US-led coalition air strikes on Wednesday killed 23 Syrian civilians from an extended family in a village held by Islamic State (IS) militants in eastern Deir Ezzor province, a leading human rights monitor reports.
The UK-based Syrian Observatory for Human Rights (SOHR) reports the attack struck the village of al-Jerthi at dawn. Euphrates Post and the journalistic monitor group Airwars identified the victims as members of the extended al-Aboud and al-Hamsah family. Six women and eight children were among the dead. Airwars reports the death toll is expected to rise, as some of the 10 injured victims are in critical condition. The US-led coalition, which is providing aerial and other support for Syrian Democratic Forces (SDF) and other anti-IS forces fighting to drive the Islamist militants from their last remaining strongholds, admitted to carrying out 16 air strikes on the day of the massacre.
The US military claims it takes great care to avoid harming civilians and says it is waging “the most precise air campaign in the history of warfare.” However, in June United Nations war crimes investigators condemned the “staggering loss of civilian life” caused by US-led bombing in and around Raqqa, then IS’ de facto capital. At that time, American bombs were killing more Syrian civilians than President Bashar al-Assad’s forces, IS fighters or Russian air strikes. Although the frequency and intensity of air strikes have decreased as IS is defeated, coalition bombs continue to kill and injure innocent people with regularity.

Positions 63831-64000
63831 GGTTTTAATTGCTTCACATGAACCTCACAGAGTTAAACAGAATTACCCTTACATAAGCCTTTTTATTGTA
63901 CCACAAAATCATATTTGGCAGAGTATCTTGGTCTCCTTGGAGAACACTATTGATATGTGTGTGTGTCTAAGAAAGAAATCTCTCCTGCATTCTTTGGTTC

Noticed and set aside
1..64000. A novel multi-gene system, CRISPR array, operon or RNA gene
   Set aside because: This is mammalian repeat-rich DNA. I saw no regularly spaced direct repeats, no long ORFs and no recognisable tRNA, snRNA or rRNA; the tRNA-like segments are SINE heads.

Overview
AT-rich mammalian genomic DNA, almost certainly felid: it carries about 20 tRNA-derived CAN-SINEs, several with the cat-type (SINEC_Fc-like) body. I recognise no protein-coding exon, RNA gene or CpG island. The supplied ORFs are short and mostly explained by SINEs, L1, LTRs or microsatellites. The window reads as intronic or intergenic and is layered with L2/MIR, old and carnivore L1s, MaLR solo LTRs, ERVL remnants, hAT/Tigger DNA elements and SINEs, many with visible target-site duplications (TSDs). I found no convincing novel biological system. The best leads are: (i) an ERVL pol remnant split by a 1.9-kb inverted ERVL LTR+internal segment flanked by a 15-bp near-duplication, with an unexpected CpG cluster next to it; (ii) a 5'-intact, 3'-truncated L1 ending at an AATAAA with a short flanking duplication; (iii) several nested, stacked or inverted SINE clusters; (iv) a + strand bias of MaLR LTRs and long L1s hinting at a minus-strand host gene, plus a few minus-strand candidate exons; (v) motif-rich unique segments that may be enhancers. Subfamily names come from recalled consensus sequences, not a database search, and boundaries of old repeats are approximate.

Airwars estimates at least 5,975 Iraqi and Syrian civilians have been killed in over 28,000 coalition air strikes since August 2014. US military officials last month admitted to killing over 800 civilians and have been widely criticized for dramatically undercounting or failing to investigate many incidents of civilian casualties. There is no doubt that civilian deaths have soared during the Donald Trump administration. While campaigning last year, Trump vowed to “bomb the shit out of” IS fighters and “take out their families” and since taking office has loosened rules of engagement meant to protect civilians. Earlier this year, Defense Secretary James “Mad Dog” Mattis touted a US policy of “annihilation,” dismissing civilian casualties as “a fact of life” in the war against terrorism.
The vast majority of the more than 400,000 Syrians who have died during the country’s six-year civil were killed by Assad’s forces. However, in the wider war against terrorism waged incessantly by the US since the September 11, 2001 terror attacks, at least hundreds of thousands, and perhaps more than 1.3 million people, have been killed in more than half a dozen predominantly Muslim nations. Since the nuclear bombings of Hiroshima and Nagasaki, Japan to end World War II, the US has killed more foreign civilians than any other armed force on the planet, by far.